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It's late here. My mind isn't recalling a single command to tell you that, but it's all in the CPU, so to speak. (Assuming a Linux distro.)
And check the "vendor_id" and the "model name". Go to the manufacturer website (almost certainly intel or amd) and lookup the specific info on that processor. They will tell you what its capabilities are (32 bit or 64 bit).
What is the basic difference of 'x86' and 'x86-64' ?
The big difference is 32 bit vs. 64 bit. There are other differences as well.
which command I can understand that my server supports either 'x86' or 'x86-64' architecture ?
"server" might mean your hardware or software or both. So those who replied earlier told you both how to find out whether your hardware supports both x86 and x86-64 architectures and whether your Linux kernel supports x86-64
The lm flag in /proc/cpuinfo means the hardware supports both. Lacking the lm means the hardware does not support x86-64.
The x68_64 that appears in the result of any of the commands uname -a
means your Linux kernel supports x86-64. Lacking that "x86_64" means the kernel does not support x86-64. (You only need one of those commands. They will all say x86_64 or none of them will say x86_64).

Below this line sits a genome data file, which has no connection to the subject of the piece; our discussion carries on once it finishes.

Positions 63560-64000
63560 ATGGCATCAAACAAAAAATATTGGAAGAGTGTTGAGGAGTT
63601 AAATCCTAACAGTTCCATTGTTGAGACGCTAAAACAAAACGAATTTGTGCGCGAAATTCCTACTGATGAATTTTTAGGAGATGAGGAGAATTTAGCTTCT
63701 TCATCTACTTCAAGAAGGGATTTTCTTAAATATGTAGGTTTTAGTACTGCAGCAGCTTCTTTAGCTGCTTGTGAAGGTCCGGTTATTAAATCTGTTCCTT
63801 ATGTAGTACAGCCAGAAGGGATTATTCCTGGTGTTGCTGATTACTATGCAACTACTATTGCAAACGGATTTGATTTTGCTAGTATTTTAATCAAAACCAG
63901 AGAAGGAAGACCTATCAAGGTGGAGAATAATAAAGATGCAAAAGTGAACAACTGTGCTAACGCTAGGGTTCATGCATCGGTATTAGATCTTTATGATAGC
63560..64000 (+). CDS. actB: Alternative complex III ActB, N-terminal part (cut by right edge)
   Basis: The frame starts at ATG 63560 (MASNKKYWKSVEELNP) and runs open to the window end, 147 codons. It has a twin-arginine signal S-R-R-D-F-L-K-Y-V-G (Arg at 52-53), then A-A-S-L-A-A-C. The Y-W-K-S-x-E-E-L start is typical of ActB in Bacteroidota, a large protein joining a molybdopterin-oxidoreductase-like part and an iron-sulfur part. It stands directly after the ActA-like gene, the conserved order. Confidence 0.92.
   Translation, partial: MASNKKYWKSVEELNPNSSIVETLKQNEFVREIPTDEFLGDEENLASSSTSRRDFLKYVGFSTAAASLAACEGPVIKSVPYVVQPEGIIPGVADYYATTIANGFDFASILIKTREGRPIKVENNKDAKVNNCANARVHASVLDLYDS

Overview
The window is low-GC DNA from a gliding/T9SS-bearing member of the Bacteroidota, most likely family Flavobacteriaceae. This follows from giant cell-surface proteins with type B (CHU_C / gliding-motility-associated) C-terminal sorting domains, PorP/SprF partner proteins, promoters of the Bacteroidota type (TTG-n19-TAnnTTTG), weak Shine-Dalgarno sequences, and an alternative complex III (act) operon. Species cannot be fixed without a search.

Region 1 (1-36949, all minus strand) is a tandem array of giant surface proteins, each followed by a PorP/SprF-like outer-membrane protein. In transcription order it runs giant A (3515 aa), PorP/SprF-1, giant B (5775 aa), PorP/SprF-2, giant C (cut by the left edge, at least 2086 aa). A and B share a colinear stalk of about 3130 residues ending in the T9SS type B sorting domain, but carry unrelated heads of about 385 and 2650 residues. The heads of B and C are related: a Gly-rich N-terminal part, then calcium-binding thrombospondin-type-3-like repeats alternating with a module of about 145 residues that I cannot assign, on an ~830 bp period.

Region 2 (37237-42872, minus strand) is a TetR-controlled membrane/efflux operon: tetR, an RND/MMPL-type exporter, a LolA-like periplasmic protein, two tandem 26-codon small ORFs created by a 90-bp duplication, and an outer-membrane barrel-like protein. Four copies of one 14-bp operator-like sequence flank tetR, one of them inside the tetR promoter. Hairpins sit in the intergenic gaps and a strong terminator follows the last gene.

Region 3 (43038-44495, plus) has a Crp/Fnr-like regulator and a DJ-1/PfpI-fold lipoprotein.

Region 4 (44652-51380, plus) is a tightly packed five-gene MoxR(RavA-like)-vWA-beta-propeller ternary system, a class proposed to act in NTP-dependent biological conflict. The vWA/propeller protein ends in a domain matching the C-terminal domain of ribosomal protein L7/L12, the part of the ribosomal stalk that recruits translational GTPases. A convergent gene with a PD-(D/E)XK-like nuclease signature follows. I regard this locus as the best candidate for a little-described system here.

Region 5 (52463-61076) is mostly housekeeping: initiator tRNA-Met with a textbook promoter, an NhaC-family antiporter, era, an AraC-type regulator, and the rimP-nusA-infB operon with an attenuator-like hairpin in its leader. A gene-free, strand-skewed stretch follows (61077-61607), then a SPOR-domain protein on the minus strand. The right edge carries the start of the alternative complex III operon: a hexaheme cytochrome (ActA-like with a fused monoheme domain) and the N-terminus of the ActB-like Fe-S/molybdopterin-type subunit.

Any hardware that supports x86-64 also supports x86.
I think any Linux kernel that support x86-64 also supports x86 user programs, but a Linux distribution including an x86-64 kernel might not support x86 user programs (most such distributions do support x86 user programs, but it is possible for a distribution to not support x86).
I think any Linux kernel that support x86-64 also supports x86 user programs,
As long as it has been compiled with IA32_EMULATION enabled.
but a Linux distribution including an x86-64 kernel might not support x86 user programs (most such distributions do support x86 user programs, but it is possible for a distribution to not support x86).
The support in the userland is basically provided by making present the relevant libraries for 32 bits. The only thing you need os to add the directories containing the 32 bits libs to the LD_LIBRARY_PATH, that's usually done by adding them to /etc/ld.so.conf or similar.
However, if the distro has not at least some basic support (at least a multilib'ed glibc/libc6) it soon becomes a pain to maintain.